bunny did that

bunny. sf to seattle to tba.
fashion. mopeds. travel. food. fun.

In the last month I’ve worked a shit ton of hours, taken a quick trip to SF to see my beautiful friends and old work baby, gone to Portland with a dear love, worked a shit ton more hours, hung out with my super doofy adorable dog, said no to things I didn’t want to do, said sure fine whatever to stuff I didn’t want to do, said hell yea to thinks I wanted to do, seen Murder City Devils right in front like I’m fucking 15 or something instead of the bruised to shit 31 one year old that I am, and spent time with good friends, old and new. 

One of my work families needs me to work more hours and I said yes because they’re going through a divorce so I want to be as helpful as possible. Then the dad was like oh I’m going on vacation for 2 weeks next month so the mom will need more help, not knowing that the mom had already asked me to commit to working a few more hours a week on the regular. I already work 45 hours a week with two babies. Then I have a weekly babysitting night so that one set of parents can have a date night. It’s easy. She’s asleep. I get paid to watch my stories. So that puts me at 48/49 hours a week. Then with the new schedule I’d be working 51/52 hours a week but that particular mom is almost always late when I’m the one to take her kid home. I want to be helpful. But I’m feeling burnt the fuck out and that new schedule has only been in effect for a week. I was planning on just sucking it up for a bit to help out because like really what are they going to do? Find someone to work an hour a day? Not likely. I guess my main fear in saying no would be what if they are like fine we’ll find someone who can work the hours we need? Gaaaaaaaaah.

Someone just pay me to hang out on the beach with my friends and my dog and handsome dudes and/or lady babes or both. 

TLDR; someone pay me to have fun rather than work for a living I’m tired. 

I don’t care if Mike Brown was going to college soon. This should not matter. We should not have to prove Mike Brown was worthy of living. We should not have to account for the ways in which he is suitably respectable. We should not have to prove that his body did not deserve to be riddled with bullets. His community should not have to silence their anger so they won’t be accused of rioting, so they won’t become targets too.

Super excited to have a short week this week. I’m going to Portland for a wedding that I know zilch about. At first I was a little meh about being out of town this weekend but the more I think of it the more I’m like you know what Bunny that is probably the best idea possible. So put on a pretty dress and spend time with one of your favorites and have yourself a good time.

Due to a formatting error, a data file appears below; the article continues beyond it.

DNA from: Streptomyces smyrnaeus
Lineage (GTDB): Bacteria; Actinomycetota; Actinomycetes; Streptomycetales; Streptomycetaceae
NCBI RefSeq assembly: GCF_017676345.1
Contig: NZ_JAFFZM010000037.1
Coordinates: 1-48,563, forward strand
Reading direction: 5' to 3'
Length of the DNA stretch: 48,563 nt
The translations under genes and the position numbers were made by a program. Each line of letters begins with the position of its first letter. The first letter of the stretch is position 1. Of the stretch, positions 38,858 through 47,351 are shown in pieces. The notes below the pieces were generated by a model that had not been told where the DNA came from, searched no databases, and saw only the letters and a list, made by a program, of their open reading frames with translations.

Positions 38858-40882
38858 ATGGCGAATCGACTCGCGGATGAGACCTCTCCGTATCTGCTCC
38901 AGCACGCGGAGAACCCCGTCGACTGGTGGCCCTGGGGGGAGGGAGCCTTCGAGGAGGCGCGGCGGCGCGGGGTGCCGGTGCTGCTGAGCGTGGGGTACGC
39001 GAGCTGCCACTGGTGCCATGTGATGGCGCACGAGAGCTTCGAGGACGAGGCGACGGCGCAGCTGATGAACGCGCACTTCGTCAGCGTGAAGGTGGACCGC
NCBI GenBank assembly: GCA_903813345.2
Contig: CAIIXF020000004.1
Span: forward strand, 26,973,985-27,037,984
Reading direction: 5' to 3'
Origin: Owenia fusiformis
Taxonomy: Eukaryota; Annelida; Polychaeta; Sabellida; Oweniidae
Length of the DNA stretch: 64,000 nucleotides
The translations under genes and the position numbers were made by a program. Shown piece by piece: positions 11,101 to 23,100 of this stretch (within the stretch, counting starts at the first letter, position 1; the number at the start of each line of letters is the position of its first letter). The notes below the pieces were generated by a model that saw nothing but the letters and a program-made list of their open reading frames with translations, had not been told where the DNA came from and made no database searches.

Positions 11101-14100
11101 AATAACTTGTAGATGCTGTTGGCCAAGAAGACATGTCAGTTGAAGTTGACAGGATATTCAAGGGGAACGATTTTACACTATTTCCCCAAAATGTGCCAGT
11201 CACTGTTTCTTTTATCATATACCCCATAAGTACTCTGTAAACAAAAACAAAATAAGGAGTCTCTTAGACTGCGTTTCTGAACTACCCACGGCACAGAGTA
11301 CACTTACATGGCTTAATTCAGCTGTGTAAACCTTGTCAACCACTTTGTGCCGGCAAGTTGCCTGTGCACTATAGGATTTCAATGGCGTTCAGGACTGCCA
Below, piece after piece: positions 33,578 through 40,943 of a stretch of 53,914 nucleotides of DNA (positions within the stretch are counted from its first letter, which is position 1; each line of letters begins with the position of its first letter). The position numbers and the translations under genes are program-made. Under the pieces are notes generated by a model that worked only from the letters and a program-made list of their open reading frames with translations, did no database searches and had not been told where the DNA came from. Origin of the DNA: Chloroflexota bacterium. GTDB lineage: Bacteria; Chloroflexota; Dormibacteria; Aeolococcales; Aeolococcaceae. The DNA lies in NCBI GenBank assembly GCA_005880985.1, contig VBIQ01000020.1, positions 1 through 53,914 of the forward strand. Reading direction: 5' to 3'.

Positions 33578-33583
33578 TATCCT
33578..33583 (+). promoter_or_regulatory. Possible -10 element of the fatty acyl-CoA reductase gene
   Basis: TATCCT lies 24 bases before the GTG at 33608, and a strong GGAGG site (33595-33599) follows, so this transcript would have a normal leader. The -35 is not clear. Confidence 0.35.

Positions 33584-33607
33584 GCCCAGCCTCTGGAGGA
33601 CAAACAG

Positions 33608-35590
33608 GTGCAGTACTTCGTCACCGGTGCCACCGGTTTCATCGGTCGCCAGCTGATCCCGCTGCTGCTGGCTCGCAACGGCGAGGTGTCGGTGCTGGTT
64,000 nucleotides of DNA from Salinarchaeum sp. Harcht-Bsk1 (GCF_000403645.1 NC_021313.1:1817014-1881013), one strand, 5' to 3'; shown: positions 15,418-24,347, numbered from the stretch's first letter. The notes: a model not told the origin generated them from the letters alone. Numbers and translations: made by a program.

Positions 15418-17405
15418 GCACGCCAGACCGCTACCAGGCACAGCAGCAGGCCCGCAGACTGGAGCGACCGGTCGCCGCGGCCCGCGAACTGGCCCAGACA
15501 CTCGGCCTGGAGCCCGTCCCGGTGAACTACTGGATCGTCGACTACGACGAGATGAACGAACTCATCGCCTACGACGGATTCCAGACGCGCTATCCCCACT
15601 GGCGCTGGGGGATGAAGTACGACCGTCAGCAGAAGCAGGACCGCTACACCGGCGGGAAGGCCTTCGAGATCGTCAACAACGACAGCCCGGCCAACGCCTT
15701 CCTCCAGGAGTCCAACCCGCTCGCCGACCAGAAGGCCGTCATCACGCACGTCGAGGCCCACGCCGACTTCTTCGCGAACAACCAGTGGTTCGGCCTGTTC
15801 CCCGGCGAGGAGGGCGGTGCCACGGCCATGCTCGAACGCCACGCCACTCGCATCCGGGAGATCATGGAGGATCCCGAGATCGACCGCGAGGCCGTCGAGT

I’ll never punish my daughter for saying no.

The first time it comes out of her mouth, I’ll smile gleefully. As she repeats “No! No! No!” I’ll laugh, overjoyed. At a young age, she’ll have mastered a wonderful skill. A skill I’m still trying to learn. I know I’ll have to teach her that she has to eat her vegetables, and she has to take a nap. But “No” is not wrong. It is not disobedience.

1. She will know her feelings are valid.
2. She will know that when I no longer guide her, she still has a right to refuse.

The first time a boy pulls her hair after she says no, and the teacher tells her “boys will be boys,” we will go to her together, and explain that my daughter’s body is not a public amenity. That boy isn’t teasing her because he likes her, he is harassing her because it is allowed. I will not reinforce that opinion. If my son can understand that “no means no” so can everyone else’s.

3. She owes no one her silence, her time, or her cooperation.

The first time she tells a teacher, “No, that is wrong,” and proceeds to correct his public school, biased rhetoric, I’ll revel in the fact that she knows her history; that she knows our history. The first time she tells me “No” with the purpose and authority that each adult is entitled, I will stop. I will apologize. I will listen.

4. She is entitled to her feelings and her space. I, even a a parent, have no right to violate them.
5. No one has a right to violate them.

The first time my mother questions why I won’t make her kiss my great aunt at Christmas, I’ll explain that her space isn’t mine to control. That she gains nothing but self doubt when she is forced into unwanted affection. I’ll explain that “no” is a complete sentence. When the rest of my family questions why she is not made to wear a dress to our reunion dinner. I will explain that her expression is her own. It provides no growth to force her into unnecessary and unwanted situation.

6. She is entitled to her expression.

When my daughter leaves my home, and learns that the world is not as open, caring, and supportive as her mother, she will be prepared. She will know that she can return if she wishes, that the real world can wait. She will not want to. She will not need to. I will have prepared her, as much as I can, for a world that will try to push her down at every turn.

7. She is her own person. She is complete as she is.

I will never punish my daughter for saying no. I want “No” to be a familiar friend. I never want her to feel that she cannot say it. She will know how to call on “No” whenever it is needed, or wanted.

—Lessons I Will Teach, Because the World Will Not — Y.S. (via poetryinspiredbyyou)

(via lipstick-feminists)